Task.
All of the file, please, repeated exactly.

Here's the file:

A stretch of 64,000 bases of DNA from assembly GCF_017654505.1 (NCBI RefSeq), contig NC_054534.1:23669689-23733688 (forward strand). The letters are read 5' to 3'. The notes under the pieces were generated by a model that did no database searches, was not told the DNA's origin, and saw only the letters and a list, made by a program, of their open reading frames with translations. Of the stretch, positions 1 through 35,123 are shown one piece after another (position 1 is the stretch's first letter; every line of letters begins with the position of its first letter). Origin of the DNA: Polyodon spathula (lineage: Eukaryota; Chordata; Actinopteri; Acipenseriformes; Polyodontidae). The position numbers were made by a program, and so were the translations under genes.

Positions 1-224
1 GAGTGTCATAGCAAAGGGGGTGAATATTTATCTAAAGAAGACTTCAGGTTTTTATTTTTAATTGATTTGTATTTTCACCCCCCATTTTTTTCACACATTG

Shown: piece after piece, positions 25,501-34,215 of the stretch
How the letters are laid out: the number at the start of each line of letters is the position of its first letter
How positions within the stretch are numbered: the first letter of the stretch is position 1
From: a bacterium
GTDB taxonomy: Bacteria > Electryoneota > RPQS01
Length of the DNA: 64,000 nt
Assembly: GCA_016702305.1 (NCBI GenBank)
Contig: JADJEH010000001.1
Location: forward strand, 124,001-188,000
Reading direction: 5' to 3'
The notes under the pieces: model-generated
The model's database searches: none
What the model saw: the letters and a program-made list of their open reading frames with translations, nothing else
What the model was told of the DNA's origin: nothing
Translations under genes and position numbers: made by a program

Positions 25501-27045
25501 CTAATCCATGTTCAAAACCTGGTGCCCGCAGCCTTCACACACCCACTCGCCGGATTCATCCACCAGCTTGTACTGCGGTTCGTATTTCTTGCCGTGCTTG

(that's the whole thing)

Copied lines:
A stretch of 64,000 bases of DNA from assembly GCF_017654505.1 (NCBI RefSeq), contig NC_054534.1:23669689-23733688 (forward strand). The letters are read 5' to 3'. The notes under the pieces were generated by a model that did no database searches, was not told the DNA's origin, and saw only the letters and a list, made by a program, of their open reading frames with translations. Of the stretch, positions 1 through 35,123 are shown one piece after another (position 1 is the stretch's first letter; every line of letters begins with the position of its first letter). Origin of the DNA: Polyodon spathula (lineage: Eukaryota; Chordata; Actinopteri; Acipenseriformes; Polyodontidae). The position numbers were made by a program, and so were the translations under genes.

Positions 1-224
1 GAGTGTCATAGCAAAGGGGGTGAATATTTATCTAAAGAAGACTTCAGGTTTTTATTTTTAATTGATTTGTATTTTCACCCCCCATTTTTTTCACACATTG

Shown: piece after piece, positions 25,501-34,215 of the stretch
How the letters are laid out: the number at the start of each line of letters is the position of its first letter
How positions within the stretch are numbered: the first letter of the stretch is position 1
From: a bacterium
GTDB taxonomy: Bacteria > Electryoneota > RPQS01
Length of the DNA: 64,000 nt
Assembly: GCA_016702305.1 (NCBI GenBank)
Contig: JADJEH010000001.1
Location: forward strand, 124,001-188,000
Reading direction: 5' to 3'
The notes under the pieces: model-generated
The model's database searches: none
What the model saw: the letters and a program-made list of their open reading frames with translations, nothing else
What the model was told of the DNA's origin: nothing
Translations under genes and position numbers: made by a program

Positions 25501-27045
25501 CTAATCCATGTTCAAAACCTGGTGCCCGCAGCCTTCACACACCCACTCGCCGGATTCATCCACCAGCTTGTACTGCGGTTCGTATTTCTTGCCGTGCTTG